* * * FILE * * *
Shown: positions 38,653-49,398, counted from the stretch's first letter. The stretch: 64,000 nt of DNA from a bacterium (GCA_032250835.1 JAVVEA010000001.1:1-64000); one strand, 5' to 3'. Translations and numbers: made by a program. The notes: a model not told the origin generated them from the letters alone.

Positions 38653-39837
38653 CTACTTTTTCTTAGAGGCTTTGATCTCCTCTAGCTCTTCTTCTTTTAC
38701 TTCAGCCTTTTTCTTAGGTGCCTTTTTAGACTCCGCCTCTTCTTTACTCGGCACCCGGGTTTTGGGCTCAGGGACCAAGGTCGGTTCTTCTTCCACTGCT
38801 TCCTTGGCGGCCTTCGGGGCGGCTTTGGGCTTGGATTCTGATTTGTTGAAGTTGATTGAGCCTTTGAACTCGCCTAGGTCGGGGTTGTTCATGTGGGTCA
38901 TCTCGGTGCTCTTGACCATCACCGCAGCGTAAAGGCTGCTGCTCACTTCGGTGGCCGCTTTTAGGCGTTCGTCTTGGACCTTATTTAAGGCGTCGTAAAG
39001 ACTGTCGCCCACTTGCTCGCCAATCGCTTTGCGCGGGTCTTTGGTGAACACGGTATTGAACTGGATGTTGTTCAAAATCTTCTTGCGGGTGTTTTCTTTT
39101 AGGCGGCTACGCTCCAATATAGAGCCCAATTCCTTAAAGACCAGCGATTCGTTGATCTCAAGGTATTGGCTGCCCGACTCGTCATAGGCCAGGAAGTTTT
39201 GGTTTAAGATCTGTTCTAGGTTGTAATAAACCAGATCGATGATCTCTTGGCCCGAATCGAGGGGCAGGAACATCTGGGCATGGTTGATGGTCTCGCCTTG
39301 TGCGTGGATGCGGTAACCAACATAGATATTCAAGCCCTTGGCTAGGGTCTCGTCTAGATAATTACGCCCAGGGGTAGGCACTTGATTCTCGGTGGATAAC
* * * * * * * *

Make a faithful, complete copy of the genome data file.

Shown: positions 38,653-49,398, counted from the stretch's first letter. The stretch: 64,000 nt of DNA from a bacterium (GCA_032250835.1 JAVVEA010000001.1:1-64000); one strand, 5' to 3'. Translations and numbers: made by a program. The notes: a model not told the origin generated them from the letters alone.

Positions 38653-39837
38653 CTACTTTTTCTTAGAGGCTTTGATCTCCTCTAGCTCTTCTTCTTTTAC
38701 TTCAGCCTTTTTCTTAGGTGCCTTTTTAGACTCCGCCTCTTCTTTACTCGGCACCCGGGTTTTGGGCTCAGGGACCAAGGTCGGTTCTTCTTCCACTGCT
38801 TCCTTGGCGGCCTTCGGGGCGGCTTTGGGCTTGGATTCTGATTTGTTGAAGTTGATTGAGCCTTTGAACTCGCCTAGGTCGGGGTTGTTCATGTGGGTCA
38901 TCTCGGTGCTCTTGACCATCACCGCAGCGTAAAGGCTGCTGCTCACTTCGGTGGCCGCTTTTAGGCGTTCGTCTTGGACCTTATTTAAGGCGTCGTAAAG
39001 ACTGTCGCCCACTTGCTCGCCAATCGCTTTGCGCGGGTCTTTGGTGAACACGGTATTGAACTGGATGTTGTTCAAAATCTTCTTGCGGGTGTTTTCTTTT
39101 AGGCGGCTACGCTCCAATATAGAGCCCAATTCCTTAAAGACCAGCGATTCGTTGATCTCAAGGTATTGGCTGCCCGACTCGTCATAGGCCAGGAAGTTTT
39201 GGTTTAAGATCTGTTCTAGGTTGTAATAAACCAGATCGATGATCTCTTGGCCCGAATCGAGGGGCAGGAACATCTGGGCATGGTTGATGGTCTCGCCTTG
39301 TGCGTGGATGCGGTAACCAACATAGATATTCAAGCCCTTGGCTAGGGTCTCGTCTAGATAATTACGCCCAGGGGTAGGCACTTGATTCTCGGTGGATAAC